Elderly driveron board

Forrest Ladd will likely never be held to account for the July 15, 2005, accident that claimed the life of Douglas High School teenager Bridget Chambers.

The 80-year-old was on his way home late that afternoon and pulled out directly in front of Chambers' car, killing her and severely injuring her passengers.

The accident sparked a successful effort to have a traffic light installed at the intersection of Highway 395 and Stephanie Way.

But the human factor in the accident is not so easy to deal with. Mr. Ladd has dementia and was ruled incompetent to assist in his defense. No one can say whether his disease was a factor in the accident eight months ago. It does appear that Mr. Ladd will never legally sit behind the wheel of an automobile again.

Nevada law specifies that age is not grounds for re-examining people for a driver's license. That means the only thing someone over the age of 25 has to do to get their license renewed for four years is pass a vision test.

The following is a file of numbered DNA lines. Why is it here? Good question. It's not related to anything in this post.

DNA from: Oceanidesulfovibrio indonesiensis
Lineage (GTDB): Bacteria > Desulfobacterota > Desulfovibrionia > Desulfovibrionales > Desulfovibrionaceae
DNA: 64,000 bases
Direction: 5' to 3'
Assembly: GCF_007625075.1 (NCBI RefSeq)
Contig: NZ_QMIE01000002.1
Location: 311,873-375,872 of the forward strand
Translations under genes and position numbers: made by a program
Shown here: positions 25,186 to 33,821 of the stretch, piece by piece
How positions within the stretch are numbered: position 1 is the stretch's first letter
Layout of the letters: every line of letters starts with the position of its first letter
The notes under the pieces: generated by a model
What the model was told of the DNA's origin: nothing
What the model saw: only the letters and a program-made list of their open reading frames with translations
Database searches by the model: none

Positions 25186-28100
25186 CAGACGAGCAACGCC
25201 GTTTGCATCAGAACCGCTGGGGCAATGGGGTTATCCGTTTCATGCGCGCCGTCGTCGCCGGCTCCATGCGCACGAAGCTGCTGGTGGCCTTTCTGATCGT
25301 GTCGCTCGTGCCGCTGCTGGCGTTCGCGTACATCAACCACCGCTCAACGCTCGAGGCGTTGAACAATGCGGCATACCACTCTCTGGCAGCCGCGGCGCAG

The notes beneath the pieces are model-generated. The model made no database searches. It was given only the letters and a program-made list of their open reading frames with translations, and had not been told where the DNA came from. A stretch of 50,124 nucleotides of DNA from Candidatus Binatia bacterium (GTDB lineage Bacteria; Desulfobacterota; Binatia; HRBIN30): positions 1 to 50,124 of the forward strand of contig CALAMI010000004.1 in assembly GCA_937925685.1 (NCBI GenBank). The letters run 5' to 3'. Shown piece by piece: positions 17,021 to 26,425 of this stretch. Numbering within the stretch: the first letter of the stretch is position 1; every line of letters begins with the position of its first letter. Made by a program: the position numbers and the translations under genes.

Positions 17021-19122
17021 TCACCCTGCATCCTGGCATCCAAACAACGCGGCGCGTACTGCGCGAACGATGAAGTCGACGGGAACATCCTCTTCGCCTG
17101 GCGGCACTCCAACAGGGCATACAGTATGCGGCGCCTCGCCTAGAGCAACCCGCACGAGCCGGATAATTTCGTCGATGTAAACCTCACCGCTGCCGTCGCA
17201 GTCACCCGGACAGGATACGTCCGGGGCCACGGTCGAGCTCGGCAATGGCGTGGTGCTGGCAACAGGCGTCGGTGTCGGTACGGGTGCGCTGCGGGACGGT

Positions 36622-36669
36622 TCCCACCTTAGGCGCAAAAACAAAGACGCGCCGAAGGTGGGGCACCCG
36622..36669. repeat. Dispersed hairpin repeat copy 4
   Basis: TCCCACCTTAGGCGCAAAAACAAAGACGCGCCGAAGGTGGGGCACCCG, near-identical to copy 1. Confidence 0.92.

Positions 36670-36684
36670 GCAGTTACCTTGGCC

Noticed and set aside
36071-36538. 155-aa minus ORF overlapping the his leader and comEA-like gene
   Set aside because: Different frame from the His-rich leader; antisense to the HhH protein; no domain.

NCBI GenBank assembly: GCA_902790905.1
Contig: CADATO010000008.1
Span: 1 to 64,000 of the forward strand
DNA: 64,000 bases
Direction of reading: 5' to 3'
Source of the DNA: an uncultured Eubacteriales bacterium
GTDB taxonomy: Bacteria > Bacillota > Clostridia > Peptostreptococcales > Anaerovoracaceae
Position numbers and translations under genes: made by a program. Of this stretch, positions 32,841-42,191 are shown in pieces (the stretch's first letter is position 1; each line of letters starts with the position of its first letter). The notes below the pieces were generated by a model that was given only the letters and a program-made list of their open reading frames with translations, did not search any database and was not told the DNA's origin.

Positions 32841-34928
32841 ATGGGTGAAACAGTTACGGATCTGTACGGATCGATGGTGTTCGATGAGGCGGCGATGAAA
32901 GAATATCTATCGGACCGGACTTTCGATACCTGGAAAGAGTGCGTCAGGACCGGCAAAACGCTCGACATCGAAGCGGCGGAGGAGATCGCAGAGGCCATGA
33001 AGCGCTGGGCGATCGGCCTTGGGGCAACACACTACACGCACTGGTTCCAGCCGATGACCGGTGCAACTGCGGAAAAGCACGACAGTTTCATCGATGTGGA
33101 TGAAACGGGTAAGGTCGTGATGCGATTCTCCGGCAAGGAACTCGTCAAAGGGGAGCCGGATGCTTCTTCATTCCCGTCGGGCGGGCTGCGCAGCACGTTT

That leaves the decision on whether someone is still safe to drive up to the driver and the driver's family. Some will argue they are safe to drive whether they are or not.

And there lies the danger. We don't advocate discriminating against older drivers because of their age, but we also don't relish the thought of sharing our highways with an increased number of elderly drivers who have outlived their driving skills.

It is unlikely the law will come to the rescue, so it is up to each of us to take charge of our own safety by keeping an eye on older drivers in our families.


Use the comment form below to begin a discussion about this content.

Sign in to comment